The Laurel Picnic,
from member Lindsay Cavanaugh

The Mosley family made their first Curzon Mill Road acquisition around 1860, prompted by Mrs. Charlotte Moseley, who loved the stand of indigenous laurels that grow along the river and still brighten the woods in June. Before the Moseley purchase, William Ashby, drawn by Newburyports intellectual and bustling economic environment, moved to Newburyport.

An abolitionist, active in the world peace movement and friend of the movers and shakers of his day, Ashby began a 20- year tradition of June picnics organized around the time of the Kalmia latifolia bloom. An early collationat the Ashby home was followed by a parade of carriages, stages, and hacks headed for the laurel picnic grounds. There was always an amazing and varied guest list, including astronomer Maria Mitchell, poet Lucy Larcom, abolitionist leaders, ministers, free soilers, publishers, writers and politicians. John Greenleaf Whittier described the day in 1859: ... the day was “a little too fashionable and conventional for that comfortable lapse into savage freedom that a picnic implies...The day was intensely hot, but river, trees, and flowers were never more inviting.Whittier describes the laurels in his poems The Laurels”, “June on the Merrimackand Our River”. 1865 marked the end of the Civil War, and that June 300 picnicking revelers shared a celebration of slaverys end. Many came up from Newburyport by steamboat. The Newburyport Herald described the balloons and gondolas towed behind the boat and reported:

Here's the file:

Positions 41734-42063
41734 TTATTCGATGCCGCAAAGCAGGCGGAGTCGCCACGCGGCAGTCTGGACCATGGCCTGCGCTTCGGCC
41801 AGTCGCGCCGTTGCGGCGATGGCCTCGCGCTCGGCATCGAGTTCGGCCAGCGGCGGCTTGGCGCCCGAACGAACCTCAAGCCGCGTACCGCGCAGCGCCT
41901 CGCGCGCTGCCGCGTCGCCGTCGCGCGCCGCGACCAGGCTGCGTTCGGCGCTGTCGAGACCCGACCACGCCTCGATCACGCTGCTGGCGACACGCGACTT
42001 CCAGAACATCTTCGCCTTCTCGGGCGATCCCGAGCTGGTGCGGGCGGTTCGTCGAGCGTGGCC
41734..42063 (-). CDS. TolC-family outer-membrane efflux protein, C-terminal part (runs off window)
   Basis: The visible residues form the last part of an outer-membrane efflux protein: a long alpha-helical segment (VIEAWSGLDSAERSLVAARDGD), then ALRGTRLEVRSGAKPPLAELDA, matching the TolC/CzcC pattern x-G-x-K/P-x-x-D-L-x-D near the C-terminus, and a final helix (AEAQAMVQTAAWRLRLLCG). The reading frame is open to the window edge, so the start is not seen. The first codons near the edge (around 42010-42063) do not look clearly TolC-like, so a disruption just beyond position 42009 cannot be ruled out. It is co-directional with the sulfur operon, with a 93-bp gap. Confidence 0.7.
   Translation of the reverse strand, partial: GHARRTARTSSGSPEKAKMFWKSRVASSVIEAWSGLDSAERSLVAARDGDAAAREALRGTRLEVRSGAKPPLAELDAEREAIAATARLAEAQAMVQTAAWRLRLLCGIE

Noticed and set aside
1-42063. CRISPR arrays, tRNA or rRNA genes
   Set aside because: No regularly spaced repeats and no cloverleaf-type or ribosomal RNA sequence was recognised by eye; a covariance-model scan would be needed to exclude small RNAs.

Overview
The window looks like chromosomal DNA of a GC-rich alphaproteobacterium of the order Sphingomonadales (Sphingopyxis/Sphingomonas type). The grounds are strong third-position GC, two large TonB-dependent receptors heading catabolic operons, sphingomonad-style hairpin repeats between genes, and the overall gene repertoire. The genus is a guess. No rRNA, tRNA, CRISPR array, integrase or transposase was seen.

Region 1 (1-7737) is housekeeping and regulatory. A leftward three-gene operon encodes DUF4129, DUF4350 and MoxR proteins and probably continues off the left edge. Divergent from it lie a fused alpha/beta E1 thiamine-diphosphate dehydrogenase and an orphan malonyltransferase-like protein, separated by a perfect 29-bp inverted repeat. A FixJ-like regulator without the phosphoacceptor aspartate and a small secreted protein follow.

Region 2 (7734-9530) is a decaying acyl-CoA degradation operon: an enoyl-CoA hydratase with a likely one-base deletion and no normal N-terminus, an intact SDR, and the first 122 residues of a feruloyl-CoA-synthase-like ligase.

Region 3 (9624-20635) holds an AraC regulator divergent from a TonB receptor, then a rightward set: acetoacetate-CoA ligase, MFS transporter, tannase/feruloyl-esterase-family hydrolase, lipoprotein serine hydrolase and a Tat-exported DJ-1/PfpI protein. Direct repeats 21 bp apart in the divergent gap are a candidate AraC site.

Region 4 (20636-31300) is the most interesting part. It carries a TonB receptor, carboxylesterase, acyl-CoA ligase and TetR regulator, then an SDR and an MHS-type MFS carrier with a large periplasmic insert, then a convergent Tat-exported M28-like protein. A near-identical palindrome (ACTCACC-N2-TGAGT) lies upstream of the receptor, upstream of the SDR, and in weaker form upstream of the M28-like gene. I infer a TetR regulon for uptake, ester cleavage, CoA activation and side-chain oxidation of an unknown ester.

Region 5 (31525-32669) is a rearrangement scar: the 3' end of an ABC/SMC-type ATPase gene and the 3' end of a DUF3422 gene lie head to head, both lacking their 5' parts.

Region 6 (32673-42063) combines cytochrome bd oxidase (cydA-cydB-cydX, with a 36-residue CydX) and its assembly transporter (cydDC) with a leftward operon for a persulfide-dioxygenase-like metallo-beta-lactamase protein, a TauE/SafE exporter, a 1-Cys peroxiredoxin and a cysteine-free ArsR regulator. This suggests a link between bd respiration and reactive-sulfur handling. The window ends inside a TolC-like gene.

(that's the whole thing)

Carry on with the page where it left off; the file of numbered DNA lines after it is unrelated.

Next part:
....river, so that several miles of scenery of the charming Merrimack passed before their eyes – the little green islands, and the romantic chain bridge...The company was conveyed to the Laurels by the the people of Lynn started early, with a keen zest for enjoyment, and on their way back took in the elite of Salem, who were joined by some of the choicest spirits of Newburyport, with a good share of some of the best genius of our country, which happens now to be located in Essex County, and all together such a party was formed as rarely assembles except at an Ashby picnic...